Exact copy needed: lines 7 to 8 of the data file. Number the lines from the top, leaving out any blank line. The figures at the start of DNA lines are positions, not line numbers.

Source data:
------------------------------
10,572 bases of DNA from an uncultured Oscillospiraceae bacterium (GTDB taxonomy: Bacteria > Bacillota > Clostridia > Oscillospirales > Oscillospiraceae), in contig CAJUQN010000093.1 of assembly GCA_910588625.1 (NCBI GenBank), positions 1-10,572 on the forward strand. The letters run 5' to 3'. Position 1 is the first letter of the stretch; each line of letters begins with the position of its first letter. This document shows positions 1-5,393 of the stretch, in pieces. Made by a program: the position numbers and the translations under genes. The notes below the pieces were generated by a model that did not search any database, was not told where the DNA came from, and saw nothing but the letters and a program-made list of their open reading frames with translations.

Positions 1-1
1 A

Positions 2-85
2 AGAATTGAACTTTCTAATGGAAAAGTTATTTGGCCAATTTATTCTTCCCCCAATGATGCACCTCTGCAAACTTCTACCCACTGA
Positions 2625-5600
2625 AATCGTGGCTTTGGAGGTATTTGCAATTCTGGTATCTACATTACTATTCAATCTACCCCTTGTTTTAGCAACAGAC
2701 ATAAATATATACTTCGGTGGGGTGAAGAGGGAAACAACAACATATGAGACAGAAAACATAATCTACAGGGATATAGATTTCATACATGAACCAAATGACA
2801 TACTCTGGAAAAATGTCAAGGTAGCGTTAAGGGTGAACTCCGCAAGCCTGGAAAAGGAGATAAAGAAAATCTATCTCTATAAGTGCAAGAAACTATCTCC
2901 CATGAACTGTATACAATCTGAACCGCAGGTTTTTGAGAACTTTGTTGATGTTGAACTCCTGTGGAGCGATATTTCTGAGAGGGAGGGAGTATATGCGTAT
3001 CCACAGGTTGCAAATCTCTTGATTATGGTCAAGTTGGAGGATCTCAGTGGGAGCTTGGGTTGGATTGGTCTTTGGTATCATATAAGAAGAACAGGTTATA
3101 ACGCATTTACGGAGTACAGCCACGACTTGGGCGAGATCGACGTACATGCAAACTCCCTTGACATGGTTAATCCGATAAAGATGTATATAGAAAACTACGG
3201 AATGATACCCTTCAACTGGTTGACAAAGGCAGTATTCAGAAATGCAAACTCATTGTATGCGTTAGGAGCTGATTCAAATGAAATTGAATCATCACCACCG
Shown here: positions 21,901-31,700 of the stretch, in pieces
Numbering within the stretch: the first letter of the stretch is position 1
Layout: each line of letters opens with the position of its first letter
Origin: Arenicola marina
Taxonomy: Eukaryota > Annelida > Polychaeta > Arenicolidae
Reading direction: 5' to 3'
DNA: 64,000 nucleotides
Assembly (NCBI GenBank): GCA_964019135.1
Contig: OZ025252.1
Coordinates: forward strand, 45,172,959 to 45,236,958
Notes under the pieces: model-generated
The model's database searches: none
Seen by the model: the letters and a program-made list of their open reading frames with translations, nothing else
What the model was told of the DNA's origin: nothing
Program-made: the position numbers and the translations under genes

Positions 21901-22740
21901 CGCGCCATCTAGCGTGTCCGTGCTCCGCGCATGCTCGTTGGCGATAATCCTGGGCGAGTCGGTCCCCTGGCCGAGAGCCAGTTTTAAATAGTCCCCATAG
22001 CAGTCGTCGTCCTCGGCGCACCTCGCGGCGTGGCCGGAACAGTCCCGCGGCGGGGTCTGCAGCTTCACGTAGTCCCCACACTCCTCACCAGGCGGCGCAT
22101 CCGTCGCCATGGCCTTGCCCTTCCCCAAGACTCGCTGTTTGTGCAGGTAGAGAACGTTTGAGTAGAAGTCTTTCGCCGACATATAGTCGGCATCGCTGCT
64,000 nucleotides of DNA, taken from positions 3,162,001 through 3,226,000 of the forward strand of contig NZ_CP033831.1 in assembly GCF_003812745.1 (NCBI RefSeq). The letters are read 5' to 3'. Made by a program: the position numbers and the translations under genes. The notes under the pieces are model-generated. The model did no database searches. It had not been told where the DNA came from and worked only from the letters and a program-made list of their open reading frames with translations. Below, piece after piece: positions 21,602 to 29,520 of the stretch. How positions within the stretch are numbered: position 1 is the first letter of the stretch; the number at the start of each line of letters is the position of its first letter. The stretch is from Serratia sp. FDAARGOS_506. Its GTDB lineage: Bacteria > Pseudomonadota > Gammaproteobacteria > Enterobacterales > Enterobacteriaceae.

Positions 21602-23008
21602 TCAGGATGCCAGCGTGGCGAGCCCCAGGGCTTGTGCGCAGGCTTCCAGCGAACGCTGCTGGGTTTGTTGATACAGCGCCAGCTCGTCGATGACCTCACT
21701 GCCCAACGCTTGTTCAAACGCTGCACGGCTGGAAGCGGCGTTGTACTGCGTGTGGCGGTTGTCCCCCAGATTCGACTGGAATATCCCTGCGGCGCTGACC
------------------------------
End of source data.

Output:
2625 AATCGTGGCTTTGGAGGTATTTGCAATTCTGGTATCTACATTACTATTCAATCTACCCCTTGTTTTAGCAACAGAC
2701 ATAAATATATACTTCGGTGGGGTGAAGAGGGAAACAACAACATATGAGACAGAAAACATAATCTACAGGGATATAGATTTCATACATGAACCAAATGACA